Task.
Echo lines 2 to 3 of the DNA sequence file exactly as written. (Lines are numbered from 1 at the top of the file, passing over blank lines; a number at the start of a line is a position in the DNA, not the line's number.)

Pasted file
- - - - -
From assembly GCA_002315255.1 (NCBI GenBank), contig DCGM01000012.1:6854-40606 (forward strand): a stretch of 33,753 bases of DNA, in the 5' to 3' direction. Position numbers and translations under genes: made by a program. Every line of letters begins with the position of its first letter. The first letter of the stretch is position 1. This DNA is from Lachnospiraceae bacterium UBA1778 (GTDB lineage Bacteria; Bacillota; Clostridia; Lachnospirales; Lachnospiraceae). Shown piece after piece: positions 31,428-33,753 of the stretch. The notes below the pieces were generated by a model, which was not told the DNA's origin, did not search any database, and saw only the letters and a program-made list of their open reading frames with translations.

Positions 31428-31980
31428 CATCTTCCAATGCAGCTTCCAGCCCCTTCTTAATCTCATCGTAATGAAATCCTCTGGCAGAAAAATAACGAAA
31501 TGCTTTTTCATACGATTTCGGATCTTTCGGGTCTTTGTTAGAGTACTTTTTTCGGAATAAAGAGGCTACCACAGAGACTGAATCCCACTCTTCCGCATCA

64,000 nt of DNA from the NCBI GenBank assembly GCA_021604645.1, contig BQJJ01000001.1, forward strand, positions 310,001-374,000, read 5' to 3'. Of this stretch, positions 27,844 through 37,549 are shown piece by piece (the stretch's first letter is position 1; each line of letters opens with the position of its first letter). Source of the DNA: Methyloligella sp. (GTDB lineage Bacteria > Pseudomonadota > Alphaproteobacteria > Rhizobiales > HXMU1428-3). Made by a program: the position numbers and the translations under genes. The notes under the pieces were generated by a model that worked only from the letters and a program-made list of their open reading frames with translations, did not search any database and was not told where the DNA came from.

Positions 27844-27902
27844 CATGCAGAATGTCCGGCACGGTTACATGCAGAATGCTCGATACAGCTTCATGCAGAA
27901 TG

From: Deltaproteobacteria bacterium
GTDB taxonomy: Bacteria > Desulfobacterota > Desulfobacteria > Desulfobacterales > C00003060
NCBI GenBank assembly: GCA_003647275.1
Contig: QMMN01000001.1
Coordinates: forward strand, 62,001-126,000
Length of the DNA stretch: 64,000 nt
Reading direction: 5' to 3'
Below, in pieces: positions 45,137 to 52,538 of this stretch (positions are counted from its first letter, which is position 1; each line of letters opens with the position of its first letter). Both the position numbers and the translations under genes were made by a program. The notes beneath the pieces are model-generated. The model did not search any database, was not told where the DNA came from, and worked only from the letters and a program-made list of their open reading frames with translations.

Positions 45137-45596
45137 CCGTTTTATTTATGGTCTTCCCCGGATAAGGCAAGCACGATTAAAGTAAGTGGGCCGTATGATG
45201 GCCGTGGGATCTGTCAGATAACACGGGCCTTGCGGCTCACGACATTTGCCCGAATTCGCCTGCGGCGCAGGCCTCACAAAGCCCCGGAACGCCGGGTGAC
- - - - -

Positions 31428-31980
31428 CATCTTCCAATGCAGCTTCCAGCCCCTTCTTAATCTCATCGTAATGAAATCCTCTGGCAGAAAAATAACGAAA